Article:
Furigana (振り仮名) are smaller kana printed next to or above kanji to indicate its pronunciation. In horizontal text (yokogaki 横書き) they are placed above the line of text, while in vertical text (tategaki 縦書き), they are positioned to the right of the line of text. In Japanese furigana are also called yomigana (読み仮名) or rubi (ルビ).


Furigana may be added for each respective character, in which case the part of a word that corresponds to a kanji is centered over that kanji; or by word or phrase, so that the entire furigana word is centered over several characters, even if the kanji do not represent equal shares of the kana needed to write them. When it is necessary to distinguish between native Japanese kun’yomi (訓読み) and Chinese-derived on’yomi (音読み) pronunciations, for example in Kanji dictionaries, the Japanese pronunciations are written in hiragana, and the Chinese ones are written in katakana.

However, this distinction is only important in dictionaries, and other reference works. In ordinary prose, the script chosen will usually be hiragana. The one general exception to this is modern Chinese place names, personal names, and (occasionally) food names—these will often be written with kanji, and katakana used for the furigana; in more casual writing these are simply written in katakana, as borrowed words.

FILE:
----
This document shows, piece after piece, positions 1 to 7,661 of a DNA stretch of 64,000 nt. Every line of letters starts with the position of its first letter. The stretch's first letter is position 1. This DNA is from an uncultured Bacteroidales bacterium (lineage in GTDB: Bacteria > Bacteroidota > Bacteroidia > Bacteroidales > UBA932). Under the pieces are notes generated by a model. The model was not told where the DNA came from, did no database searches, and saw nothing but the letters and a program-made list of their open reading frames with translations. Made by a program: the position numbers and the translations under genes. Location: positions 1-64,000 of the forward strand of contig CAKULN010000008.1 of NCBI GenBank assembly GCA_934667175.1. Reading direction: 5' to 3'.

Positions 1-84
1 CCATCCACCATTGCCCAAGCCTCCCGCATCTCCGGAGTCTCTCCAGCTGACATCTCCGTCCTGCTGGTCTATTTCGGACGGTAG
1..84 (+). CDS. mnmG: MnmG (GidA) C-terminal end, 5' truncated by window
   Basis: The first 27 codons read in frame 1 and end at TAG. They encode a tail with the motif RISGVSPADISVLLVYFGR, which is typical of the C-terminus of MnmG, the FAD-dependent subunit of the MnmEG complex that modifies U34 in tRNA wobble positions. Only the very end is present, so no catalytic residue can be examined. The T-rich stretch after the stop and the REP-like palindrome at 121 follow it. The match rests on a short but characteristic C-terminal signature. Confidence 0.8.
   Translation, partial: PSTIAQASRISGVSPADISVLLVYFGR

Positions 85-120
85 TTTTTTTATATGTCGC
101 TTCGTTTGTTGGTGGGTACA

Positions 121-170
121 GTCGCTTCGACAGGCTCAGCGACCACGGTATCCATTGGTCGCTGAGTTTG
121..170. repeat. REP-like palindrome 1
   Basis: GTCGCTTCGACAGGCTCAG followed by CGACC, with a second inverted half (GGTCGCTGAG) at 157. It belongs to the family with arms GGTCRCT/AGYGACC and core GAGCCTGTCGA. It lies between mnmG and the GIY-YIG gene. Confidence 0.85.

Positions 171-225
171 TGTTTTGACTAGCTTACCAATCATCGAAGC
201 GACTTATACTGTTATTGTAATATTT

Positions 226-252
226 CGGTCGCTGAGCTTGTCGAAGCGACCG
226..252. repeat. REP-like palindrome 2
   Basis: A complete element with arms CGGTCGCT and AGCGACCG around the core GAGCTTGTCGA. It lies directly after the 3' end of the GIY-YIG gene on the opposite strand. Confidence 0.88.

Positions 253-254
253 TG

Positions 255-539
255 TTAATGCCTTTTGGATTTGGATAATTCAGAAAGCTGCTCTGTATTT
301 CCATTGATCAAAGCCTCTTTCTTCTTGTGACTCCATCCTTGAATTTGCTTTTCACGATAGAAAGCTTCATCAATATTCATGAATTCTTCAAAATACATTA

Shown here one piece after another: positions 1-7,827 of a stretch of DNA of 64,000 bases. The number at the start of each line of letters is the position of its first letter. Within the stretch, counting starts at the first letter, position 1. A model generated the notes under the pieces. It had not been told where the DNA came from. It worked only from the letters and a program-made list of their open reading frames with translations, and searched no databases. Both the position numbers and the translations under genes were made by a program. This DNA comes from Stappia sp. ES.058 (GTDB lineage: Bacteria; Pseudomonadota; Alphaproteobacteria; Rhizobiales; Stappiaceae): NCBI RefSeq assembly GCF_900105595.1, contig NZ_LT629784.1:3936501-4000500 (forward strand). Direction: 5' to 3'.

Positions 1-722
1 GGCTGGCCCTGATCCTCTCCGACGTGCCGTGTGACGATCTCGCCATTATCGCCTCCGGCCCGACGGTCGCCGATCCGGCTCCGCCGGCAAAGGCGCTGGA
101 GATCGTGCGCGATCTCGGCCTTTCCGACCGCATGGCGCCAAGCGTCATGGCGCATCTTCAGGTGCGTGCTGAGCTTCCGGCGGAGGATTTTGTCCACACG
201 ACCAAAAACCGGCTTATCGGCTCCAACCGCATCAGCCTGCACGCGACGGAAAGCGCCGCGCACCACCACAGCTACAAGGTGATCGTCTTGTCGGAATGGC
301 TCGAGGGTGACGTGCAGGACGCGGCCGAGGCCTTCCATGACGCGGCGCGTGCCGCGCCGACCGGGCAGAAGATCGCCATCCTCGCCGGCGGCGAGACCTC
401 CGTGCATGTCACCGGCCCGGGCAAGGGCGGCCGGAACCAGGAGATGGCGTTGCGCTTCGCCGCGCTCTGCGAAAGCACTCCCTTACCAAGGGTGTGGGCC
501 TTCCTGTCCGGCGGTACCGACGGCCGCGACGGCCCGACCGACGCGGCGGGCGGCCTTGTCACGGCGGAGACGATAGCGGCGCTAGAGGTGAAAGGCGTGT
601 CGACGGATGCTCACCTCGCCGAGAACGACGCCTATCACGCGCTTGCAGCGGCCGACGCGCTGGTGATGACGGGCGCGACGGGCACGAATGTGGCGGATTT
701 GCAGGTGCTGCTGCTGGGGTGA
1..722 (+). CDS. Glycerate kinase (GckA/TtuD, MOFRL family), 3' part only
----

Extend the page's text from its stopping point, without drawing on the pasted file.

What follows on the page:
Furigana fonts are generally sized so that two kana characters fit naturally over one kanji; when more kana are required, this is resolved either by adjusting the furigana by using a condensed font (narrowing the kana), or by changing the kanji by intercharacter spacing (adding spaces around the kanji).

Furigana are used:
  • in books for children (as they do not have sufficient skills to read kanji, but understand the word phonetically when written in hiragana)
  • in manga or bilingual books for children or learners of Japanese
  • for words written in uncommon kanji not covered by the 2.136 jōyō kanji (常用漢字)
  • in public places, for instance in railway stations, when using uncommon kanji in place names.
  • by law, in newspapers and magazines using kanji outside the jōyō kanji list must annotate them with furigana.
  • in Karaoke for song lyrics: they are often written in kanji pronounced quite differently from the furigana.